(b)Occasionally, the appellate judges may want to document an event that occurred subsequent to calendaring. Such events include reargument, a remand to the trial court before the opinion is issued, or the submission of requested supplemental briefs. References to such events may be added wherever appropriate in the appearance section (see example #6).

(c)Where the opinion rendered by the court below is published, that should be noted (see example #7).

EXAMPLES:

#1:On appeal from Superior Court of New Jersey, Law Division, Bergen County.

#2:On appeal from Superior Court of New Jersey, Chancery Division, Family Part, Bergen County.

#3:On appeal from the Tax Court of New Jersey.

#4:On appeal from the Board of Review, Department of Labor.

#5:On appeal from the Board of Trustees of the Public Employees' Retirement

System, Department of the Treasury.

#6:Submitted May 13, 1985 - Decided May 28, 1985.
Remanded by Supreme Court March 25, 1986.
Resubmitted May 16, 1986 - Decided June 27, 1986

Before Judges Greenberg and Gaynor

On appeal from Superior Court of New Jersey, Law Division, Essex County and on remand from the Supreme Court.

#7:On appeal from Superior Court of New Jersey, Law Division, Bergen County, whose opinionis reported at 290 N.J. Super. 1 (Law Div. 1997).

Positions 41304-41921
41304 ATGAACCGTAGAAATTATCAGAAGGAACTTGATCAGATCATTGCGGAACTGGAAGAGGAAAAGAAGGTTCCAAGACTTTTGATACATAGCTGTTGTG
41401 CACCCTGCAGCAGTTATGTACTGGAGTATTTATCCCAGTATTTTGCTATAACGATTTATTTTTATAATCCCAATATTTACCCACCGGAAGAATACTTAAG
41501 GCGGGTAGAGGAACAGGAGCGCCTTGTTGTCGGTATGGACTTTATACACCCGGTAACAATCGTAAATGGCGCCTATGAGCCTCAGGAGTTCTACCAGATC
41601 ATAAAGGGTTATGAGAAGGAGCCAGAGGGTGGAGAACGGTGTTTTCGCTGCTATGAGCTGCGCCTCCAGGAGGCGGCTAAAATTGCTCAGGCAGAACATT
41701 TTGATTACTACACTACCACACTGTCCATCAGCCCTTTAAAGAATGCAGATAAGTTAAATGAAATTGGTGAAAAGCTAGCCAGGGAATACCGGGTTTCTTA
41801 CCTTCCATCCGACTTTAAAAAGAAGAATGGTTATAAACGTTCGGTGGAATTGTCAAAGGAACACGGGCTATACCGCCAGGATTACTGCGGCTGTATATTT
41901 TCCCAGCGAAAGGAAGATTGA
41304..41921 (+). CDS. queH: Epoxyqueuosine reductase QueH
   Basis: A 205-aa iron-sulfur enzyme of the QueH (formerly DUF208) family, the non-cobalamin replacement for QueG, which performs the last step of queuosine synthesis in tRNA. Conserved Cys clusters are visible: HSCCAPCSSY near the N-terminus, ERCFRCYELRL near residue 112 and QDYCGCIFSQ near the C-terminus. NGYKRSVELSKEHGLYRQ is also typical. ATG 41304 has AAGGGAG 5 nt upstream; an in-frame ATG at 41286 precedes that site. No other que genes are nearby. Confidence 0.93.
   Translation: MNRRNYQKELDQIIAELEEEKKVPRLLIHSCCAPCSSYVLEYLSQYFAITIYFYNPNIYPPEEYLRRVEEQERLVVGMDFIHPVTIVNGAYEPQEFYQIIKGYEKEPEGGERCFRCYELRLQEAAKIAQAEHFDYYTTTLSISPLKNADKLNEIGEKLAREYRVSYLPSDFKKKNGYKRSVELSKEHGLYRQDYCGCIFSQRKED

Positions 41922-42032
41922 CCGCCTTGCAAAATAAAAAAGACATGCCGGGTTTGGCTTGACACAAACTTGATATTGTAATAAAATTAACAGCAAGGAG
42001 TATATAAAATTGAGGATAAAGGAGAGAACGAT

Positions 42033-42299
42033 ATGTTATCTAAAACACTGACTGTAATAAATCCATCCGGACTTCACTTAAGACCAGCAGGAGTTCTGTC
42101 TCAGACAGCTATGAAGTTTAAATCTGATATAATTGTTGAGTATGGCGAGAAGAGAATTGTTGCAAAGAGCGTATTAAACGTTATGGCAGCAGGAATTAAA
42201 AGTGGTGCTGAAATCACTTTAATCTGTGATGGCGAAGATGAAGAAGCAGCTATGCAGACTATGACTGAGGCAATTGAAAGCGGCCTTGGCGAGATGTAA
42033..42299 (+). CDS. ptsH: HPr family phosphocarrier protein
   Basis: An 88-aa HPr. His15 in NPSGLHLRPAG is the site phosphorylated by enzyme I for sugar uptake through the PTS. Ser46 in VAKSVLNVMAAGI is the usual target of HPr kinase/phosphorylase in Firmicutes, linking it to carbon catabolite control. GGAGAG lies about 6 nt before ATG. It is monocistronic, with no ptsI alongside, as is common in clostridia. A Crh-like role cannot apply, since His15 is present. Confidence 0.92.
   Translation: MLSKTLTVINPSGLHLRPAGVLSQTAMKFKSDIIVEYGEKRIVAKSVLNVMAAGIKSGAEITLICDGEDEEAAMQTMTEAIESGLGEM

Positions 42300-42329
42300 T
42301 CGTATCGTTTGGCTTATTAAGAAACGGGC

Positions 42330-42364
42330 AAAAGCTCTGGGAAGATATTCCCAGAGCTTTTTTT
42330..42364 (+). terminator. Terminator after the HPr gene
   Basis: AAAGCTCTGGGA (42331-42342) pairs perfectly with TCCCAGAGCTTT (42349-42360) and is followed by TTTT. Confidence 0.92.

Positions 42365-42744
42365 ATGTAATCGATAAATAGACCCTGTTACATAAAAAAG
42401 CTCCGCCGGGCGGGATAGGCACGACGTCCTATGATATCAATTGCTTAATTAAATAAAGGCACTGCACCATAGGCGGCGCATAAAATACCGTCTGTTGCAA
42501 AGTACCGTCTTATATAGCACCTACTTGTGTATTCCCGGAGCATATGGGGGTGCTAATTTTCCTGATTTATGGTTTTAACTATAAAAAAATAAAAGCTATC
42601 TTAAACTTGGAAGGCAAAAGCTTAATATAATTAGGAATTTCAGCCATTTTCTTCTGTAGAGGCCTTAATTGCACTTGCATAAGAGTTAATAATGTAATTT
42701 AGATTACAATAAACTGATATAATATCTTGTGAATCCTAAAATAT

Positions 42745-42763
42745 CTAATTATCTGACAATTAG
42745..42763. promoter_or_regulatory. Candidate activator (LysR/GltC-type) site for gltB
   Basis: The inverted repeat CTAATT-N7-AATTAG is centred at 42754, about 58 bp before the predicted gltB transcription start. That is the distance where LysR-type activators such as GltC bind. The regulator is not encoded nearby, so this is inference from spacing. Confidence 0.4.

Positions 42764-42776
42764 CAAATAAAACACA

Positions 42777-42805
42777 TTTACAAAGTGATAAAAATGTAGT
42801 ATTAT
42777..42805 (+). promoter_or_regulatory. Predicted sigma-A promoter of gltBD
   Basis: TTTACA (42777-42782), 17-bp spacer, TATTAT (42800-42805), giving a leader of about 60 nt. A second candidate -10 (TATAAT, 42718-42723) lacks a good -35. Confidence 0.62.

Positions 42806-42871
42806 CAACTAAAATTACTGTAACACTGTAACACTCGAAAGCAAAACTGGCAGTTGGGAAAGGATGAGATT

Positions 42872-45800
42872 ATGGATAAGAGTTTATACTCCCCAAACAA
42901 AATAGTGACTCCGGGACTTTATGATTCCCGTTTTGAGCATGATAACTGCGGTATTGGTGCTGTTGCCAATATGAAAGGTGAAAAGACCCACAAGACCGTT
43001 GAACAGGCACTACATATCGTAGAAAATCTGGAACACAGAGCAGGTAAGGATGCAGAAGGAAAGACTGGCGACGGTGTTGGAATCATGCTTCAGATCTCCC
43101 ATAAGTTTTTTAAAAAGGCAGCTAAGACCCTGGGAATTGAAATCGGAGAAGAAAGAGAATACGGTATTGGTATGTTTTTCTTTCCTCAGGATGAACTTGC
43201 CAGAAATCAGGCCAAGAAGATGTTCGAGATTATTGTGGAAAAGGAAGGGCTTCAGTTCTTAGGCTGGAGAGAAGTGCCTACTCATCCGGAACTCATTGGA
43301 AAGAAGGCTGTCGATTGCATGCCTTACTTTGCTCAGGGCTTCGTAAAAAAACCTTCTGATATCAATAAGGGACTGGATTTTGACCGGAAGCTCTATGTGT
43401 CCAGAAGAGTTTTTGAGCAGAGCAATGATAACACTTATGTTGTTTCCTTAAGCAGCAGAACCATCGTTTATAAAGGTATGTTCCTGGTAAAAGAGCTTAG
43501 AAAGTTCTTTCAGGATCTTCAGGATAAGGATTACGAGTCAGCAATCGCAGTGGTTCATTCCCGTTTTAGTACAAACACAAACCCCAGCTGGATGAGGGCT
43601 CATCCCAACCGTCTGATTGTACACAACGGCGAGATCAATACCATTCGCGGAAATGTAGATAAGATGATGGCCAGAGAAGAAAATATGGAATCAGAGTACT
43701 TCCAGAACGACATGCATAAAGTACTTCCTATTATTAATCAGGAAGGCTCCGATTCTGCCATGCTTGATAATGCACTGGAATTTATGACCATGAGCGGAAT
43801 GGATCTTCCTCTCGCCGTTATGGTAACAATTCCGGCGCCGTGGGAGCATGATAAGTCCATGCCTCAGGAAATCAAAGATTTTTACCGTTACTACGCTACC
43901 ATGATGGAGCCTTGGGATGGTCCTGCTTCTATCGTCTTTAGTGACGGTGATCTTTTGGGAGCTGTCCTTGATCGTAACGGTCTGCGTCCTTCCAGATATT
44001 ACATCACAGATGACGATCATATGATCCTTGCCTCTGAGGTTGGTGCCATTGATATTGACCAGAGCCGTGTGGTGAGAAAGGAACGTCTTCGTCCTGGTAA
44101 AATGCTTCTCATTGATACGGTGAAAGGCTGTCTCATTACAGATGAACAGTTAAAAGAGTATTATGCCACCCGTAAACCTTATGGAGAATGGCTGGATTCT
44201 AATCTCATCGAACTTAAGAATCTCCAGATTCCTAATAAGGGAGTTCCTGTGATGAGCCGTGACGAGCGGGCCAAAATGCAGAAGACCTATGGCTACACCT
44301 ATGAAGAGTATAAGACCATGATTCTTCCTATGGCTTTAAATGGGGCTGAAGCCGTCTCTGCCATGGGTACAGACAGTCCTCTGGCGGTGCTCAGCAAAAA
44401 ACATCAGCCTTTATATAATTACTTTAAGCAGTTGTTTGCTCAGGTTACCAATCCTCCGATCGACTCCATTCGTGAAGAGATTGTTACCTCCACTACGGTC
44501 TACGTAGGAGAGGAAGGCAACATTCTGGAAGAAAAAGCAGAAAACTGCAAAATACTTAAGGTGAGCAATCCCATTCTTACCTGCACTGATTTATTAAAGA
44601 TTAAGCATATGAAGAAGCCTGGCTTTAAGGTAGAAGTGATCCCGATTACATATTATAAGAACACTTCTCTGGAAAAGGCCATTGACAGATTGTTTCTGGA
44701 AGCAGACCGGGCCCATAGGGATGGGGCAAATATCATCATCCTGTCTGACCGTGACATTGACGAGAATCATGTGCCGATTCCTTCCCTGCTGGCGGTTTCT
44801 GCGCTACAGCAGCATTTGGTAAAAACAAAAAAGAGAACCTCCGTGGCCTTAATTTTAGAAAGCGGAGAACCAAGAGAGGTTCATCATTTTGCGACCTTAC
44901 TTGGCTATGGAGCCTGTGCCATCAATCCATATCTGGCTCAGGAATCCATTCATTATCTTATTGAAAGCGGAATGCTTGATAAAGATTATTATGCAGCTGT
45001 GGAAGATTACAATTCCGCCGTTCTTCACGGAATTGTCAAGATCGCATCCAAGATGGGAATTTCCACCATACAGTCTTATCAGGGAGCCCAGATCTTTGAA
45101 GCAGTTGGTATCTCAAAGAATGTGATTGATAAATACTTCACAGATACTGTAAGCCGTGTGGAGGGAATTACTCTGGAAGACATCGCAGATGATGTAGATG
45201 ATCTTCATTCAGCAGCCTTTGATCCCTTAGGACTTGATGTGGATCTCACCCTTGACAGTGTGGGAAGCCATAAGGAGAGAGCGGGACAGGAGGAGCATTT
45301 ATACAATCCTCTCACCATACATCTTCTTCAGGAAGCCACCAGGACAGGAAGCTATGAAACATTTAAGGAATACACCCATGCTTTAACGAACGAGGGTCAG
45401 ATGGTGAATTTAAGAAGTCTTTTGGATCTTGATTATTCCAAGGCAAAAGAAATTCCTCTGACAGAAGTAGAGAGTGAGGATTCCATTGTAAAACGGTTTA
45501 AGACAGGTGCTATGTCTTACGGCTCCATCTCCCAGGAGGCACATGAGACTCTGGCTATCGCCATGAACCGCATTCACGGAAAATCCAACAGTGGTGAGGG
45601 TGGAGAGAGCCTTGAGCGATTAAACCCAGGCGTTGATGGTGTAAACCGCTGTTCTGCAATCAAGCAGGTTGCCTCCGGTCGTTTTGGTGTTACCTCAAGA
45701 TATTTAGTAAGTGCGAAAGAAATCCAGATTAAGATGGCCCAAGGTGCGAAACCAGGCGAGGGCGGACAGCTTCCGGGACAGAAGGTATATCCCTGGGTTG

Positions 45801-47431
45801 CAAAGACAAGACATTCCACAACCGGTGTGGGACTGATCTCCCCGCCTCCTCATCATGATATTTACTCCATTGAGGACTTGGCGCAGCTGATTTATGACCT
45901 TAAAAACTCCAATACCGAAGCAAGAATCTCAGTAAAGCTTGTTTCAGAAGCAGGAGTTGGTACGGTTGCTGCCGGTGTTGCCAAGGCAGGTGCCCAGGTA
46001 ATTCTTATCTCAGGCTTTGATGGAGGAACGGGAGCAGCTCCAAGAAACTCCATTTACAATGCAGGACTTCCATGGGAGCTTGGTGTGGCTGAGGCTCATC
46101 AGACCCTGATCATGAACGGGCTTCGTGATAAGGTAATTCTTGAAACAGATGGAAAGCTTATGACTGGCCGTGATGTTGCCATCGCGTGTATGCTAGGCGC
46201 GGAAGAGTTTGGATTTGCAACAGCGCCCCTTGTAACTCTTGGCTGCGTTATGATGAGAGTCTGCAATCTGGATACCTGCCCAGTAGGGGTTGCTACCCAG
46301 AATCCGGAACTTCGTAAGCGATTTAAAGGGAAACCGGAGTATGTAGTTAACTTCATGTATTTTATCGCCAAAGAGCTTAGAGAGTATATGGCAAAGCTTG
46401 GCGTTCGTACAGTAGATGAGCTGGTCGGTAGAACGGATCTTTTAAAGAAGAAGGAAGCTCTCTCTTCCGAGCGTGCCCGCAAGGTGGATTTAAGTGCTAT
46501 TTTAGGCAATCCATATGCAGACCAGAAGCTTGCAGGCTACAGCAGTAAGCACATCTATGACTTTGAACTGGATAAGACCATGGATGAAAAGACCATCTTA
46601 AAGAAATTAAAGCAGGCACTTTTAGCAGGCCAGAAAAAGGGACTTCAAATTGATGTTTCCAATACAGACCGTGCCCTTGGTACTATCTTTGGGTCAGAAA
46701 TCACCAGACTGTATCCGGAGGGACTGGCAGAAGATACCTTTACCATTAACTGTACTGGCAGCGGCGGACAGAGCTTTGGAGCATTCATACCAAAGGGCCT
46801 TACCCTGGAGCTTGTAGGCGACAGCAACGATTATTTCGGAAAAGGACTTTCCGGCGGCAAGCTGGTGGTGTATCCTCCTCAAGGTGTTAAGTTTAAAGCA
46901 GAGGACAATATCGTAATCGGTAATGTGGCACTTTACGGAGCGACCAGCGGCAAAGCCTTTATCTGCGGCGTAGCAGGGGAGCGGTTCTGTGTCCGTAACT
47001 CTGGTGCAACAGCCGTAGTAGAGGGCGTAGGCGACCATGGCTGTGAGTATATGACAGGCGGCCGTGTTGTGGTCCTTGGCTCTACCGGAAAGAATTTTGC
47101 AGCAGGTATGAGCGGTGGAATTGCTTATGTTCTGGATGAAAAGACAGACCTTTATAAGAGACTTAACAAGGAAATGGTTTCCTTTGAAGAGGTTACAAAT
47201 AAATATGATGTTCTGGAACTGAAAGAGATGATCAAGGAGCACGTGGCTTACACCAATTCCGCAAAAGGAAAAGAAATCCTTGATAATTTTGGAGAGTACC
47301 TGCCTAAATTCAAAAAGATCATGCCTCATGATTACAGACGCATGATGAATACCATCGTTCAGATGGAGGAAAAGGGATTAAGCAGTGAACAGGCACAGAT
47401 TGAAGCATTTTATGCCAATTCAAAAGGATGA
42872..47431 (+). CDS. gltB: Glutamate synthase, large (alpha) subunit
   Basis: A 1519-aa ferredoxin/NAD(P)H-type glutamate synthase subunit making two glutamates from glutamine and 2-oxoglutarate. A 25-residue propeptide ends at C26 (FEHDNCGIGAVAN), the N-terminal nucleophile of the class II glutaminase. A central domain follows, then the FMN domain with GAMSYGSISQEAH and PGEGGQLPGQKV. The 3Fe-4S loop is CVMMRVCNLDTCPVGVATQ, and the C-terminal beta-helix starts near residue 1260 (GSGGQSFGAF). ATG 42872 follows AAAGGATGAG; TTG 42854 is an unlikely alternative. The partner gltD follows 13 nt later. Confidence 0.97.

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A2: IDENTIFICATION OF COUNSEL

(A2)(a)In memos, list counsel (or indicate pro se representation) for each party with an appellate designation and for each amicus curiae who has filed a brief. In instances in which a respondent files only a letter of non-participation, or in which its brief is suppressed, note simply that it has not filed a brief.

(b)Appellants/Cross-respondents and respondents/cross- appellants should be identified as such in the appearance section as well as the caption.

(c)In opinions, list only those parties or amici curiae who have filed briefs or those public body respondents who have filed statements in lieu of brief (see R. 2:6- 4(c)); however, if no respondent has filed a brief, state in the appearance section: "Respondent has not filed a brief."

(d)In both memos and opinions, when a law firm is a party and appears pro se, identify any partner or associate who argues or authors a brief.

(e)Do not use designations such as "P.C.," "law offices of," or "chartered" with a law firm name. Use of "and Associates" (as in "Donald Matthews and Associates") is appropriate.

(f)A law clerk or legal intern should never appear in the attorney appearance section of either a memo or an opinion.